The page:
[Ger-Poland-Volhynia] DNA Testing?

Dan Buss dbuss at rogers.com
Wed Sep 11 12:10:18 PDT 2013

Hello Otto,
Read your Epistle to the Non-believers, and am still left with the major 
question of: How in the world does this DNA thing link you or me to the past 
people long gone without them having provided a sample spit, or 
Dan B.

----- Original Message ----- 
From: "Otto" <otto at schienke.com>
To: "SGGEElistserv list" <ger-poland-volhynia at eclipse.sggee.org>
Sent: Wednesday, September 11, 2013 11:52 AM
Subject: [Ger-Poland-Volhynia] DNA Testing?

> Good morning Listers!
> The question has been asked many times.  I've wanted to submit a reply but 
> did not take time to do so. . . so many e-letters to type.
> But then, perhaps I just procrastinate.
> I know there are many on the List and also SGGEE members who have taken 
> the test I am discussing here, one I feel is a helper to paper-trail 
> research. The participants can speak for themselves. I am willing to 
> answer questions limited to this test and its use but will do so 
> privately.
> I am involved in both paper-trail and DNA research and receive the same 
> delight from a new paper record of a past relative of mine as from a DNA 
> match without a paper. The signature of a g.g.g. grandfather on paper, 
> Wow.-the DNA genetic shift because of just one marital union, Wow.
> This is today, we cannot have the chicken without the egg. Both is better. 
> Like a right and left hand washing dishes. SGGEE and 23andMe, a symbiotic 
> relationship.
> The question that has come to the fore ofttimes, "Of what value is DNA 
> testing?
> There must be a value because the field is growing tremendously.
> DNA testing proves to be an adjunct to paper-trail research.
> Paper-trail research proves to be an adjunct to DNA trail research.
> I see no difference between the two. . . except DNA records are more 
> accurate.
> Paper-trail offers a written legal pedigree, that is, in accordance with 
> all the relevant rules.
> DNA offers a biological pedigree (we must view ourselves as a lump of 
> information, code; no bluffing in the code).
> I always think of a stateside cartoon series (the funny paper) of the 
> past; Popeye, the sailer-man and his saying, "I yam what I yam and tha's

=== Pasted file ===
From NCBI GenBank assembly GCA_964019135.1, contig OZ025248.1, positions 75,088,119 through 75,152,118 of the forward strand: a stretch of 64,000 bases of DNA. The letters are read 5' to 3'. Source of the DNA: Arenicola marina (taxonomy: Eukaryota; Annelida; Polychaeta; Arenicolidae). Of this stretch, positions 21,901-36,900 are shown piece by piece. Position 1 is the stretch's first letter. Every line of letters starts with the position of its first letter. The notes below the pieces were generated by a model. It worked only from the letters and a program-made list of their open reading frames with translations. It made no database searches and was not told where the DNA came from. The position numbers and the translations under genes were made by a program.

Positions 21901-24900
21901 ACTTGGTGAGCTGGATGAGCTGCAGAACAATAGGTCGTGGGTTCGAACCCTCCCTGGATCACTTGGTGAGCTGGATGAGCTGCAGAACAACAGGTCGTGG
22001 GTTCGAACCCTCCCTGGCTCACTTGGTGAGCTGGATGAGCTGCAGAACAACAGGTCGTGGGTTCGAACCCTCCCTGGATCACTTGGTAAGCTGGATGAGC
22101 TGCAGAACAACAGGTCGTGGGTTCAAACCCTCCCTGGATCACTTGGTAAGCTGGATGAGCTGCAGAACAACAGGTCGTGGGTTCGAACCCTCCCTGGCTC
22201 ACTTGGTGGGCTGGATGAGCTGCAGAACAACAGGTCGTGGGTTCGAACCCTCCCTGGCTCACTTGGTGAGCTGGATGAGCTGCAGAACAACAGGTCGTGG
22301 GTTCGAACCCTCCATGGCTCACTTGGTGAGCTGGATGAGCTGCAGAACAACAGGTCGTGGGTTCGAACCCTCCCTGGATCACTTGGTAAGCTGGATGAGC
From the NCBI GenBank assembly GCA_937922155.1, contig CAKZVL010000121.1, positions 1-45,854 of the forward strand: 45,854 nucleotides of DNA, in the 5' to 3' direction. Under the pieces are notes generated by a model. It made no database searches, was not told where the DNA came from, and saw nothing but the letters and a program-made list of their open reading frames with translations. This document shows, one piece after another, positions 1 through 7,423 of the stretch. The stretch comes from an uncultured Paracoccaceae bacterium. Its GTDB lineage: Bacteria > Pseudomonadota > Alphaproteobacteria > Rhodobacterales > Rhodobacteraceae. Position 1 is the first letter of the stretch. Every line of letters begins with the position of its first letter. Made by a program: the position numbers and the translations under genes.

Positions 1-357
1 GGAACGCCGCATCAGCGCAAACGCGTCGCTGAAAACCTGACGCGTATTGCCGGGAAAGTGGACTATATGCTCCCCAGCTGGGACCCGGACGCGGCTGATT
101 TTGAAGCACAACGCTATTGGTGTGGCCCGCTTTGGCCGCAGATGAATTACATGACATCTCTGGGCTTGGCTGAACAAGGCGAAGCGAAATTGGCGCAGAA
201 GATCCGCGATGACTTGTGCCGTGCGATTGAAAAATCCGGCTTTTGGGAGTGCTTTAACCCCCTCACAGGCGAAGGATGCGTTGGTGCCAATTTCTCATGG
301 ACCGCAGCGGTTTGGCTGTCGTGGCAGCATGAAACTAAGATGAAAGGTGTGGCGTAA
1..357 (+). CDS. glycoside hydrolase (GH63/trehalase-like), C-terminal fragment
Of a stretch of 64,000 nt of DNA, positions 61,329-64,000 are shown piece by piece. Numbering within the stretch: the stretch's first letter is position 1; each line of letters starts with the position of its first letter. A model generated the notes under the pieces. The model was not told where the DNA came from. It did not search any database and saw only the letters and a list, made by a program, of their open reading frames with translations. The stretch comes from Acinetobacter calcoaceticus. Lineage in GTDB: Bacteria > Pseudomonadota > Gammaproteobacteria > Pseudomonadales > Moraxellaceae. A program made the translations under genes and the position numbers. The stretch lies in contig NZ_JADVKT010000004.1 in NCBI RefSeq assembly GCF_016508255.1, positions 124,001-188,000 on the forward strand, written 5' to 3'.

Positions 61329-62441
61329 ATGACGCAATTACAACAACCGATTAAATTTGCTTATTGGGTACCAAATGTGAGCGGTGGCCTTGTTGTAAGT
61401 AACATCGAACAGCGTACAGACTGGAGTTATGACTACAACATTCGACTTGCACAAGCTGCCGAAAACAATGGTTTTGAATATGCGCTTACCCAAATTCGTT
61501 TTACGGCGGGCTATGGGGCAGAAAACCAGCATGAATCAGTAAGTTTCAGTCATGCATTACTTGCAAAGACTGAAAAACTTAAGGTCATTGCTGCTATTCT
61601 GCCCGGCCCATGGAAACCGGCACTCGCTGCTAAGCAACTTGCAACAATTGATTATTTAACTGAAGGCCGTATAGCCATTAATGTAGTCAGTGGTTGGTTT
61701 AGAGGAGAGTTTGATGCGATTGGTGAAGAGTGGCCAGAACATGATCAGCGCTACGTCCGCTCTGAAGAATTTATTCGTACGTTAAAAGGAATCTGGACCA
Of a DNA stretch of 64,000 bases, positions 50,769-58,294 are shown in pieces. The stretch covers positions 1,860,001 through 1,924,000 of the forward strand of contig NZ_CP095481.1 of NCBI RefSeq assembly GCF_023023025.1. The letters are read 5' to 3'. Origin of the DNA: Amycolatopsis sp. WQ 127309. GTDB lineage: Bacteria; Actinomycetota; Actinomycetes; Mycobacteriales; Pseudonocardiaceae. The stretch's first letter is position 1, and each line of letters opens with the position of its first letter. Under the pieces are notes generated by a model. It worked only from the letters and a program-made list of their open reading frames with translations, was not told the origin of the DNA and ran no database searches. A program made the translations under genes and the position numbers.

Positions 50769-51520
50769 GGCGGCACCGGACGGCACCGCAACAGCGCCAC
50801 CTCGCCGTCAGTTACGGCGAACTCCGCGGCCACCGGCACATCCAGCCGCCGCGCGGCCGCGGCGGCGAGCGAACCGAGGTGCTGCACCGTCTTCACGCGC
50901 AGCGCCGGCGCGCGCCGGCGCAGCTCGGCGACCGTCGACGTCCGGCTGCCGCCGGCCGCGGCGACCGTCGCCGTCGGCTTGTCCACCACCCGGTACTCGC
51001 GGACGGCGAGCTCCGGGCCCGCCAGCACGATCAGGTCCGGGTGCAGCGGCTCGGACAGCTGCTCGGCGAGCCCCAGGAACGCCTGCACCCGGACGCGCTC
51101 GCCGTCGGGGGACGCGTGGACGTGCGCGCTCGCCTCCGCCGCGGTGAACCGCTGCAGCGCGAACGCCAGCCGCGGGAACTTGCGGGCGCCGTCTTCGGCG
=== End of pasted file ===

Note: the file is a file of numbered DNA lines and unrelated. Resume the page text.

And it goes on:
> all what I yam."  So goes it with DNA testing.
> "What benefit is DNA testing for paper-trail genealogy?"
> Civil paper records "state" I am my father's son. They are my legal 
> identification.
> *note: A woman on the DNA site enjoyed the test so much (all of that 
> info!) but not possessing a Y chromosome (female are X~X, no male Y~X) 
> badgered her paper-trail father into taking the test, paid for it as a 
> stimulus. He finally agreed. She waited impatiently for the results-they 
> finally arrived!  No match. . . not your father. . .Time to talk to Mom.
> DNA biological records prove it out. They are biological identification.
> DNA testing has released many persons wrongly convicted on criminal 
> charges.
> Types of DNA testing:
> "STR" testing for "Haplotype" will prove out that I am my son's father.
> Short Tandem Repeats -STR, a favorite in forensics.
> and 23andMe spit-testing
> "SNP" testing for "Haplogroup" (23andme) will provide a 23 chromosome, 
> 1,000,000 + markers big picture test leading into the distant past.
> Single Nucleotide polymorphism -SNPs,  valuable in study of disease 
> development and critical in personalized medicine. For genealogy purposes 
> it provides a 23 chromosome based view of what genes a person is knit 
> from.
> -It creates a "Y-Haplogroup", based on the Y chromosome which contains 
> markers passed from father to father to father into the distant past.
> My Y-Haplogroup is R1b1b2a1a1*, the base group is "R" and each character 
> after the initial R represents a mutation, for example, 
> 1-b-1-b-2-a-1-a-1-*,  the asterisk marks an as of yet unclassified 
> mutation.  I refer to it as Mother Nature's latest software code update.
> -it creates a mtDNA-Haplogroup, based on the DNA of mitochondria in the